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    The Ultimate Guide to Hirsutism: Symptoms, Causes, and Treatment

    Published 14 August 2019
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    Medically reviewed by Dr. Anna Targonskaya, Obstetrician and gynecologist
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    The symptoms and signs of hirsutism depend on the underlying cause of the condition. Occurring in about 5 to 10 percent of all women, hirsutism may occur slightly more often with age. This guide explains some of the most common causes and available treatments.

    What is hirsutism?

    Hirsutism is the excessive growth of coarse or thick dark hair that occurs in “male-typical” locations on women. For example, women with hirsutism may have hair on their upper lip, sideburns, chin, lower back, and thighs. 

    What are the symptoms of hirsutism?

    The mildest form of hirsutism causes mature hair growth that’s the same color as the hair on the scalp. Other symptoms may include:

    • Oily skin 
    • Hormonal acne
    • Hair loss
    • Male-pattern baldness 
    • Enlarged clitoris
    • Deeper voice

    What causes hirsutism?

    The main cause of hirsutism is a hormonal imbalance that creates an excess of androgens, the hormones that trigger male physical and sexual development. Women typically have low levels of androgens, but these levels may rise and fall depending on the individual. High levels of androgens tend to stimulate the hair follicles, which leads to an increase in hair growth.

    Polycystic ovary syndrome

    Polycystic ovary syndrome, or PCOS, is a hormonal disorder in women who are of reproductive age. The exact cause of this disease is unknown, but women with PCOS tend to develop small fluid-filled sacs on the ovaries. In addition to excessive hair growth, PCOS can cause irregular menstrual periods, weight gain, acne, oily skin, pelvic pain, and infertility.

    More common in women who are overweight, PCOS poses a greater risk for metabolic syndrome, heart disease, diabetes, and high blood pressure. There is no cure for the disease, but it can be controlled with regular exercise, diet, and medication. Some women find that birth control pills help regulate irregular periods and reduce male hormones. Infertility caused by PCOS may require intervention with medication, surgery, or in-vitro fertilization.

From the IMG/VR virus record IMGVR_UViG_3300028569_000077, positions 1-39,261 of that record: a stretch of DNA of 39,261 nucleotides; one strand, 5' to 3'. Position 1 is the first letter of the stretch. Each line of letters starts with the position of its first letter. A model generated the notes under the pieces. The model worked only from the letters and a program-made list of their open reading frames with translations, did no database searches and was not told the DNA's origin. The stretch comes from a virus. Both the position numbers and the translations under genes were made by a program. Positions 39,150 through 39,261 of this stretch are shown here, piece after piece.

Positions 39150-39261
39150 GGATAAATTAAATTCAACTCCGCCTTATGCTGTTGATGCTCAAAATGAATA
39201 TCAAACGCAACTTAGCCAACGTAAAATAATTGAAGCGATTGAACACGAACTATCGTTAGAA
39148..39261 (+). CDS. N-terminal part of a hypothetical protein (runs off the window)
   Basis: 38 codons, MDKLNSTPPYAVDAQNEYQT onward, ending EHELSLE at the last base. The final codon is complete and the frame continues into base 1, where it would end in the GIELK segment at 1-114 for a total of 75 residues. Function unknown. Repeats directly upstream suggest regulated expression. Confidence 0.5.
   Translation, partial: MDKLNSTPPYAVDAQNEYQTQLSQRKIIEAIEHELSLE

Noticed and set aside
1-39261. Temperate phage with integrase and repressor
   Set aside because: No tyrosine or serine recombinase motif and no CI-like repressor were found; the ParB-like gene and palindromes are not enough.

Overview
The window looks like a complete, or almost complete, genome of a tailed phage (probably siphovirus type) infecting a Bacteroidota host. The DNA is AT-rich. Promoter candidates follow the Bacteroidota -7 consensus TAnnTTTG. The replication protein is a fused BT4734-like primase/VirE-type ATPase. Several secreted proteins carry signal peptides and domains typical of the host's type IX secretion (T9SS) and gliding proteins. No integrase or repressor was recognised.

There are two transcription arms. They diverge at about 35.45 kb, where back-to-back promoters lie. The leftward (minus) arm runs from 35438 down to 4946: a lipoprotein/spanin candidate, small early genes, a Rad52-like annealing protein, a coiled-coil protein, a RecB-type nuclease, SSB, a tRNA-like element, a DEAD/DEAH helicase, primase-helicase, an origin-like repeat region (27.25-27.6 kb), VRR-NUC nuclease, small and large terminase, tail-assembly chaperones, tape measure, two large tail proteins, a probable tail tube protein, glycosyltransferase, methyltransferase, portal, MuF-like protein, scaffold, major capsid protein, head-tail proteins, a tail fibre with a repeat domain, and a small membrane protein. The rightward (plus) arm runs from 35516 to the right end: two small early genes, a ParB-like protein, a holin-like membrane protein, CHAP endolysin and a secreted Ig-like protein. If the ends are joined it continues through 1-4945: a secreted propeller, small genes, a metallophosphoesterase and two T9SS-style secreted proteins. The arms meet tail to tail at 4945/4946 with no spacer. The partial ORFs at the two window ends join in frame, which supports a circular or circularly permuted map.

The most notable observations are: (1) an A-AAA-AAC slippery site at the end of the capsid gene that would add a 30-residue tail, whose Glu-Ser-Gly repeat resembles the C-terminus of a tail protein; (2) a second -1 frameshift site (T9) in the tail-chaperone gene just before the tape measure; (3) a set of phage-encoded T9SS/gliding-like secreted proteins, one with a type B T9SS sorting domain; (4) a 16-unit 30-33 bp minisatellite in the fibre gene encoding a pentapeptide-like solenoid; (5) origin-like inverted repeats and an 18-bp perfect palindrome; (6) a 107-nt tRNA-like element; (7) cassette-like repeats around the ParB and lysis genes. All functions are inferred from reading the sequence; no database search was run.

Cushing’s syndrome

    Cushing’s syndrome occurs when your body has high levels of cortisol for long periods of time. Often referred to as hypercortisolism, Cushing’s may be caused by taking excessive amounts of oral corticosteroids or when the body makes too much cortisol. It may also be caused by a pituitary gland tumor or a gland disease. Symptoms of the disease include:

    • Slow-healing cuts
    • Acne
    • Excessive weight gain
    • Thicker facial hair
    • Decreased libido
    • Severe fatigue
    • Muscle weakness
    • Anxiety
    • Cognitive difficulties

    An excessive amount of cortisol increases your risk of high blood pressure, bone loss, and type-2 diabetes. Prescription medication is the main course of treatment, but it depends greatly on the underlying cause.

    Tumors in adrenal glands

    Part of the endocrine system, adrenal glands release hormones into the blood. These hormones regulate metabolism, puberty, sexual development, and other body processes. Located on top of the kidneys, these glands may form tumors. Adrenal tumors can be either benign (noncancerous) or malignant (cancerous).

    Symptoms of adrenal cancer include:

    • High blood pressure
    • Excessive facial hair
    • Fatigue
    • Diabetes
    • Headaches
    • Feelings of anxiety and fear
    • Sweating
    • Tremors

    Treatment of adrenal tumors usually includes surgery to remove one or both of the adrenal glands, chemotherapy, and/or medication.


    Several types of medications have been known to cause excessive hair growth in women. These include:

    • Anabolic steroids
    • T